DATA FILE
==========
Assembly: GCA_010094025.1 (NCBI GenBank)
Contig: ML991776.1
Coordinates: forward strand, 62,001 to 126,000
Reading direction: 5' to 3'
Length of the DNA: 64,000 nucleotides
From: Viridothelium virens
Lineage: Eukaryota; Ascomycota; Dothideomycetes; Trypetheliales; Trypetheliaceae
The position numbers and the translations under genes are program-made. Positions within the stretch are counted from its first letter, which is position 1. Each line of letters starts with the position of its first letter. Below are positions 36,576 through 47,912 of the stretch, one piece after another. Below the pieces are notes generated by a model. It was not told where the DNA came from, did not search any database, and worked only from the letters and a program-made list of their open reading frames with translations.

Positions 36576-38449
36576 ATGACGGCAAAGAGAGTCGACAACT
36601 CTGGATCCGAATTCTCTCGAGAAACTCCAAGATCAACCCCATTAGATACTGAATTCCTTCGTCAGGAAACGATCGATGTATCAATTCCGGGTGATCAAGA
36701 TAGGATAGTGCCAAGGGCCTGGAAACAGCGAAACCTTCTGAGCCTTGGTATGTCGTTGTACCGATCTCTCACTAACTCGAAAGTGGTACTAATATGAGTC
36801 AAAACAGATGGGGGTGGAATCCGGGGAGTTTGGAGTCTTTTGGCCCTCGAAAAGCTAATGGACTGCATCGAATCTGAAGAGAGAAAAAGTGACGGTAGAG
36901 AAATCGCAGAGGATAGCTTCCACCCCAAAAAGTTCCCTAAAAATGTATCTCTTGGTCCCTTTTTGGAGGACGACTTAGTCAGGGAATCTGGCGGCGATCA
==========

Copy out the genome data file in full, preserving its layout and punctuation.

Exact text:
Assembly: GCA_010094025.1 (NCBI GenBank)
Contig: ML991776.1
Coordinates: forward strand, 62,001 to 126,000
Reading direction: 5' to 3'
Length of the DNA: 64,000 nucleotides
From: Viridothelium virens
Lineage: Eukaryota; Ascomycota; Dothideomycetes; Trypetheliales; Trypetheliaceae
The position numbers and the translations under genes are program-made. Positions within the stretch are counted from its first letter, which is position 1. Each line of letters starts with the position of its first letter. Below are positions 36,576 through 47,912 of the stretch, one piece after another. Below the pieces are notes generated by a model. It was not told where the DNA came from, did not search any database, and worked only from the letters and a program-made list of their open reading frames with translations.

Positions 36576-38449
36576 ATGACGGCAAAGAGAGTCGACAACT
36601 CTGGATCCGAATTCTCTCGAGAAACTCCAAGATCAACCCCATTAGATACTGAATTCCTTCGTCAGGAAACGATCGATGTATCAATTCCGGGTGATCAAGA
36701 TAGGATAGTGCCAAGGGCCTGGAAACAGCGAAACCTTCTGAGCCTTGGTATGTCGTTGTACCGATCTCTCACTAACTCGAAAGTGGTACTAATATGAGTC
36801 AAAACAGATGGGGGTGGAATCCGGGGAGTTTGGAGTCTTTTGGCCCTCGAAAAGCTAATGGACTGCATCGAATCTGAAGAGAGAAAAAGTGACGGTAGAG
36901 AAATCGCAGAGGATAGCTTCCACCCCAAAAAGTTCCCTAAAAATGTATCTCTTGGTCCCTTTTTGGAGGACGACTTAGTCAGGGAATCTGGCGGCGATCA